I am fortunate. I am so unbelievably fortunate that I want to smack myself in the head for how much I take it for granted. I live in a community of immigrants. Most of my friends share my skin tone and my language and my style of parenting. My school celebrates the holidays of my family, even if they can’t give us days off. My town throws festivals and dance celebrations on my major holidays. My house is minutes away from a grocery store that sells food from my mother’s country and a short drive from a street lined corner to corner with restaurants and clothing stores of my culture.

As I grow older and travel to new places, I realize that this is unbelievably not a norm. The minute I drive two hours south or three hours west, everything changes. No one knows what “Diwali” is, no one eats “Maggi” on the weekends, no one knows what I’m saying when I talk to my parents in rapid Hindi.

So, I am lucky. I have spent my entire life in a community of people who have the capacity to understand me and my culture and where I came from.

With that in mind, my community celebrates embracing others in our culture. We give our non-Indian friends Indian clothes to wear on Diwali and invite them over to watch cringy Bollywood movies and take them to Indian buffets to try Mango lassi.

When I see people in magazines wearing Indian-inspired clothing or fashion models wearing bindhis I’m not offended, just curious. When I shopped for prom dresses and saw clothes that looked like the lenghas that I wore for wedding ceremonies, I laughed and thought they looked cool. When I see Indian actors portrayed with heavy accents and absolute nerdiness, I think it’s funny. Even when pop singers dress up in Indian clothes, I’m kind of confused as to why, but not mad. I’m not, per say, offended.

But I’m lucky. My community overwhelmingly, for better or for worse, wants to be white. They want the fairest skin possible and they watch all of the American movies and they love America. Suffice to say, cultural appropriation, at least in my experience, doesn’t really affect us all that much.

Recently, a member of my favorite KPOP band (BTS) wore some dreads because they were given to him at a Jamaican restaurant or something. He wasn’t trying to be mean, and he didn’t do anything that was offensive (at least in terms of his actions and his words). I get that people are upset, and they are entitled to their own opinions, but I always factor innocence into matters like this. People are going as far as to stop supporting him and the band. He’s from Korea, a basically homogeneous country in terms of culture. He probably doesn’t know about all of these controversies regarding cultural appropriation.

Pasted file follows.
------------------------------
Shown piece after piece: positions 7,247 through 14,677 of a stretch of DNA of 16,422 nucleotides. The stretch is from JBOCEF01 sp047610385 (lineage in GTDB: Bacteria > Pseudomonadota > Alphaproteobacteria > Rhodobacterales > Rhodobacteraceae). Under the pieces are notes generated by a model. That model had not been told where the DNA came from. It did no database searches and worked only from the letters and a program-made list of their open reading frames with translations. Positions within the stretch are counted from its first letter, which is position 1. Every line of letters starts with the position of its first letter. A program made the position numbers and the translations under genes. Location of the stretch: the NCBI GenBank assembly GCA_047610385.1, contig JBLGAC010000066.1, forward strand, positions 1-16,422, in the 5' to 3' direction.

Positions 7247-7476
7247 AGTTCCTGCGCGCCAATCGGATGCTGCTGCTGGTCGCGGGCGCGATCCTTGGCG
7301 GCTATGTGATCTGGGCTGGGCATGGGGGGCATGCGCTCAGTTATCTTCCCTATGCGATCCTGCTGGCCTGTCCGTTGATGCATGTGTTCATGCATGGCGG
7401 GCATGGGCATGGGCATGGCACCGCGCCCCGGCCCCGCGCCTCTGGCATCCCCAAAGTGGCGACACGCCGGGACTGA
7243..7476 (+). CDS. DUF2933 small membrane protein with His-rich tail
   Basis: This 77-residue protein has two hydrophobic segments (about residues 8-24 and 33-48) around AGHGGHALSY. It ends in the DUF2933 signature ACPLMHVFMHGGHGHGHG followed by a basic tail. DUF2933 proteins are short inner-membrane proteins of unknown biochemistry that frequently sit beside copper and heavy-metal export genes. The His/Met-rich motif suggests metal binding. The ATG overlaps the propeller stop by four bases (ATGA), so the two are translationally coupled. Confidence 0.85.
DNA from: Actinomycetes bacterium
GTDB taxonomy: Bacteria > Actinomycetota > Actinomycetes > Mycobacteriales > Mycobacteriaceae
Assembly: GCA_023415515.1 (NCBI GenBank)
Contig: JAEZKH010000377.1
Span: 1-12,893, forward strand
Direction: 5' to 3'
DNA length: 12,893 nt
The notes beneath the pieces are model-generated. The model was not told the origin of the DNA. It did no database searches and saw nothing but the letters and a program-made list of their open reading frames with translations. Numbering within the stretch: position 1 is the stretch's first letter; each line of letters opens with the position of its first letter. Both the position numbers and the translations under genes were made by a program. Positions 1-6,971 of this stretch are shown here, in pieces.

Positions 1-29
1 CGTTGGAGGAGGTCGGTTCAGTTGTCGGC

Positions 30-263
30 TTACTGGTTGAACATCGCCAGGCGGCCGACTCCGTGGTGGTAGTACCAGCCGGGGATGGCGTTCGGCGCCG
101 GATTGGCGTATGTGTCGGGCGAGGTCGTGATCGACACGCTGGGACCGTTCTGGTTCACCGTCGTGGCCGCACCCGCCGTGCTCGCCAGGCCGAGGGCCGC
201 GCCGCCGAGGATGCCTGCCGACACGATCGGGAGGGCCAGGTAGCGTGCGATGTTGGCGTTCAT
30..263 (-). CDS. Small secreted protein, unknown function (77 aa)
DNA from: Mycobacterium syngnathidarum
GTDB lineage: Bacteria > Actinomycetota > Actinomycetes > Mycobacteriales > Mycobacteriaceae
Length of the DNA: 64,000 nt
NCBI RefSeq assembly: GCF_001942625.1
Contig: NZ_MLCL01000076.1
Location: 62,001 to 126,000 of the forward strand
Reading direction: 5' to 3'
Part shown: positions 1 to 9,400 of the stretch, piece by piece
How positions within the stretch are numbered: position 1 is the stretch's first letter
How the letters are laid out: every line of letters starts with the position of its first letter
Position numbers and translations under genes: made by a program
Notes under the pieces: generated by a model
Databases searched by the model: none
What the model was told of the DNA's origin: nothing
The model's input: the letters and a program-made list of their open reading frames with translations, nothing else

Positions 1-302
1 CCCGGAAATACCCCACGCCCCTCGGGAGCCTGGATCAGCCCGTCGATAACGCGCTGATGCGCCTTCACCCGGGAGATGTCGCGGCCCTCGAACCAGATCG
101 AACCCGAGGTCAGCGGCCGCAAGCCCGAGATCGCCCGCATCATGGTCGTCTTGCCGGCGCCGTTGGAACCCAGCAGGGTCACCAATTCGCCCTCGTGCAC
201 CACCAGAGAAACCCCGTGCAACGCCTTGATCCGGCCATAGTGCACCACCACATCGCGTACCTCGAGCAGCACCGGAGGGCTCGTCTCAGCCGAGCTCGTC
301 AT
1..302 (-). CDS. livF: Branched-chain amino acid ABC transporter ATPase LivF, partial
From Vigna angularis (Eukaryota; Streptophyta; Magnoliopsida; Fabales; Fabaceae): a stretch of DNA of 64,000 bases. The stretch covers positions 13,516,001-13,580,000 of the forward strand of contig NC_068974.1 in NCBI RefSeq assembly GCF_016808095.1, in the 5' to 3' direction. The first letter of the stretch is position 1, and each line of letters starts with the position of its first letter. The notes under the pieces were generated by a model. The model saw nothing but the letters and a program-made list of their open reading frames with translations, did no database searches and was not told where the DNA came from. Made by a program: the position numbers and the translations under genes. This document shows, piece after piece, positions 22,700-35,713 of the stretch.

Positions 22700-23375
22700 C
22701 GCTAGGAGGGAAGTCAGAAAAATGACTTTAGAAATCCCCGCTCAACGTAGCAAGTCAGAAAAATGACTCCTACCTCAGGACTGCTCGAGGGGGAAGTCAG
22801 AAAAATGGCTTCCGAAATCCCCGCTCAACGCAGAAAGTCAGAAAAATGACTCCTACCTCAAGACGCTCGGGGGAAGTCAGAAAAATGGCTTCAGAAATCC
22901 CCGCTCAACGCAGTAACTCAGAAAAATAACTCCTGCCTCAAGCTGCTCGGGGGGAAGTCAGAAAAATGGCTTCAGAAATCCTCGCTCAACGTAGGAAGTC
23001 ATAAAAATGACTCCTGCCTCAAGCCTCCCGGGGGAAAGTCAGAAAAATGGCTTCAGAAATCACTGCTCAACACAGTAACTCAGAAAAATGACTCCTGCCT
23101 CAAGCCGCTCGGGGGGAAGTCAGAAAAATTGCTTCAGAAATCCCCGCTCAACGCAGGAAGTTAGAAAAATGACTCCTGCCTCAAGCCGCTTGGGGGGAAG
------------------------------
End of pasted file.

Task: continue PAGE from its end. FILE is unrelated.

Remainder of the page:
I completely agree with the idea that no one should use any derogatory ethnic term, and I avoid using any such term at all times. There are arguments that people within that ethnicity can use that term, but I honestly don’t know enough about those cultures to speak in regards to that conversation.

What I can say is that the internet, and the world, is becoming increasingly sensitive and aware. I’m all for equality of all kinds, of embracing one another with open arms. This is just one area where I’m conflicted because I know that a lot of people who “culturally appropriate” don’t even realize they’re doing it. And maybe that’s part of the problem, or maybe some of what they’re doing is trying to be a part of a culture instead of trying to make fun of it. I just, I don’t know. The situation itself breeds complexity.

Also, most of the cultural appropriation comments I have seen are towards the African American community, which I really don’t know enough about to gauge whether it is appropriation or not. As I mentioned before, I do think that everyone’s feelings are valid. However, this is one place where I am leaning towards a moderate stance. In my experience (with LBGTQIA+ and feminism), the more radical you are, the less people are willing to listen. Then again, sometimes radicalism is what the situation calls for.

I just don’t completely understand. As someone who celebrates diversity and invites people into her culture freely, am I allowing for cultural appropriation? Is it cultural appropriation if their intentions are pure and innocent? Is sensitivity towards cultural appropriation leading to people not being able to accept and enjoy other cultures?

Like I said, I don’t know.

-FangirlingForGood

(I’m really sorry if I offended anyone. These are just my thoughts. I’m still learning. I don’t know everything. I only speak based on my own experiences)

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